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Four More Thoughts on the Petraeus Scandal from Eric C...and an Apology

(To read the rest of "On Violence’s Most Thought Provoking Foreign Affairs Event of 2013", please click here.)

Sigh.

I don’t want to write about this. Honestly, I don’t. If you’re like, wow, this is the fourth post this week on the sex scandal, these guys are really obsessed with this thing. We’re not. We hate sex scandals. As a nation, aren’t we past this yet?

No, we’re not. So here are my thoughts on a general who put the “biog” in biography. And don’t worry, we’ve got thoughts on Benghazi and the poorly-named “Arab Winter” next week:

Thought 1: The actual Petraeus sex scandal.

Since we began On V, Michael C and I have wanted to write about nepotism in the military. Too many generals just happen to have well-placed fathers and uncles with stars on their shoulders.

Or fathers-in-law. General Petraeus, as I found out when the scandal broke, married the daughter of West Point’s well-connected, four star General superintendent in the early 1970s.

To me, this feels like the real sex scandal.

Thought 2: Why is everyone so surprised?

A number of reporters were shocked (shocked!) that a man of Petraeus’ stature and demeanor could have an affair. I wasn’t. I sort of assume that every mega-successful man (in every nation on Earth) is cheating on his wife...or at least the revelation that he is doesn’t surprise me. There’s not one Senator, Congressman, President, CEO, celebrity or General that, if it came out they were having an affair, I’d be like, “Wow.” (That includes Mitt Romney and Tim Tebow.)

Doubly so if the successful person in question is nerdy. Tiger Woods--a loner, obsessed with sport’s nerdiest game--all of a sudden becomes a multi-millionaire celebrity. Of course he cheated on his wife; he’s making up for a sex-deprived youth. (Girls in high school are not impressed by a star golfer. Porn stars? They love a dude worth over $300 million.)

Petraeus--nerdy, dedicated, obsessed, not exactly the best looking guy in the world--all of a sudden becomes one of the most famous men in America. And he cheated on his wife.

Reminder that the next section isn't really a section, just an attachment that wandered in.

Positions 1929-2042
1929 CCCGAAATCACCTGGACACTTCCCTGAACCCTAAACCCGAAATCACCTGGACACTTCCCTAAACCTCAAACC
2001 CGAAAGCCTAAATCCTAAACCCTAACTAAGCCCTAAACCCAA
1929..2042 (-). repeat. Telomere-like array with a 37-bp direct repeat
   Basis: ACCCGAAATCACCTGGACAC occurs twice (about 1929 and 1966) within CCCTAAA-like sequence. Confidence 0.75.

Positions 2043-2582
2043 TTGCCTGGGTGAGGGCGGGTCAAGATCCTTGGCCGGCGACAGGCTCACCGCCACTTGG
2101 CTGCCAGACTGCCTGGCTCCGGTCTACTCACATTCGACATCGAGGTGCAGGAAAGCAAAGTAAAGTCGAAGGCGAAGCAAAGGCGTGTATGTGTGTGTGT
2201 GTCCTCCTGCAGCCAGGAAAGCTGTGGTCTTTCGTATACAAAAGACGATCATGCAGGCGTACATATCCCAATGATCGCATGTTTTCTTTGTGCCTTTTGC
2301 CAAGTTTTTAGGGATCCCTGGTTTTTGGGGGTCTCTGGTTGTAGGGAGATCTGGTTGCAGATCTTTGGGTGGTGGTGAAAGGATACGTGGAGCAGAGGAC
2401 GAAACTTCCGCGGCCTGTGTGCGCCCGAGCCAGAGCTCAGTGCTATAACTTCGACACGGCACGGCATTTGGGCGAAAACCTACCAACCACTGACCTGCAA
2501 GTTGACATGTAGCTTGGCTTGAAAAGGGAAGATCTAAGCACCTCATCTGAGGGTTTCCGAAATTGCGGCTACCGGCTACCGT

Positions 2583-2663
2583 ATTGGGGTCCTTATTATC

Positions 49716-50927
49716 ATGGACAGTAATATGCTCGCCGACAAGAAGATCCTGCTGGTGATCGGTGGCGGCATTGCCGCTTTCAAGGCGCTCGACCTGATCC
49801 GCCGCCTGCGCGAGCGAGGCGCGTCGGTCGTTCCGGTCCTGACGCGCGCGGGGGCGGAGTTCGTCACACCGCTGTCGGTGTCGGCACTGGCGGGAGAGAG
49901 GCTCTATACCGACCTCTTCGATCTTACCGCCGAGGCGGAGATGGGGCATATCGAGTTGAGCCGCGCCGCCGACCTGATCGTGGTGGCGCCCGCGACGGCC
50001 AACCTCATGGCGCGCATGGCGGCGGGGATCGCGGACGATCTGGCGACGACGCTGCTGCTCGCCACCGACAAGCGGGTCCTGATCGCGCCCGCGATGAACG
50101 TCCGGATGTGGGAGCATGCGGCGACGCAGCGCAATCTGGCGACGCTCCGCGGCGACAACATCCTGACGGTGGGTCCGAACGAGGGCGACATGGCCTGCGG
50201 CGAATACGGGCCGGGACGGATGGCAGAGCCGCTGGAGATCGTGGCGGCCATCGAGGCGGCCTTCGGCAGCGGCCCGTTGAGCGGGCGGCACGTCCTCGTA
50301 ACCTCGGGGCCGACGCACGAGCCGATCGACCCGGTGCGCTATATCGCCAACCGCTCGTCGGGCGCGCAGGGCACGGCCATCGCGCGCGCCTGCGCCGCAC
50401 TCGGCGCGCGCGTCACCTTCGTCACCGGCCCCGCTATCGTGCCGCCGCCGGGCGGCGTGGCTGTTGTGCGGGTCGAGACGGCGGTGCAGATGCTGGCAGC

Does this surprise you? At all? It shouldn’t.

Thought 3: The most annoying quote I heard during this scandal.

On Meet the Press, David Gregory said, “I want to return to the personal aspect of Director Petraeus who had to resign because of his affair with Paula Broadwell.”

No, he didn’t. He didn’t have to resign, because he didn’t do anything illegal. He chose to resign, because he was embarrassed. There’s a difference.

Thought 4: I blame partisans.

Honestly? My first reaction to this Petraeus scandal was, “Thank God. Now he can’t run for president.”

And that’s the problem. Republicans and Democrats love taking down their rival politicians. And the media helps them do it. That’s why these scandals keep continuing. Democrats delight in taking down Republicans (Newt Gingrich, Chris Lee, John Ensign, David Vitter, Mark Foley, Mark Sanford and most famously, Larry Craig.) Republicans delight in taking Democrats down (the ur-sex scandal Bill Clinton, John Edwards, Anthony Weiner, John Wu, Gary Condit and the entire Kennedy family).

In our modern, politicized media, each side of the aisle now has news channels, magazines and websites chasing, promoting and reminding us about the sordid details. Both sides need to knock it off. In the end, it doesn’t make the country or the government any better, and that’s the real problem.

Finally, an apology.

Frankly, I didn’t want to write about this scandal. I hate the media’s obsession with sex scandals. And I’d write about that, except that’s pretty well-worn ground as well.

Yet, as we wrote last Monday, there weren’t that many interesting events in 2012, and the Petraeus scandal does have a lot of interesting angles to it, like over-classification to warrantless FBI searches to military morality. Since we’re spending a few weeks discussing a sex scandal, I just just wanted you to know that I’m aware of how cliched the whole thing is and how, by extension, we’re perpetuating this cycle.

I’m sorry.

three comments

Eric C, do you have a solution for any of this?


Not really. My best advice would be to ignore the scandals, but this is our fourth post covering it.


Human frailty on display. Sometimes you ignore it. Sometimes you don’t. It depends, mainly on what other things are done that go along with it.

Why be sorry? It’s your blog. Write what you want to please yourself.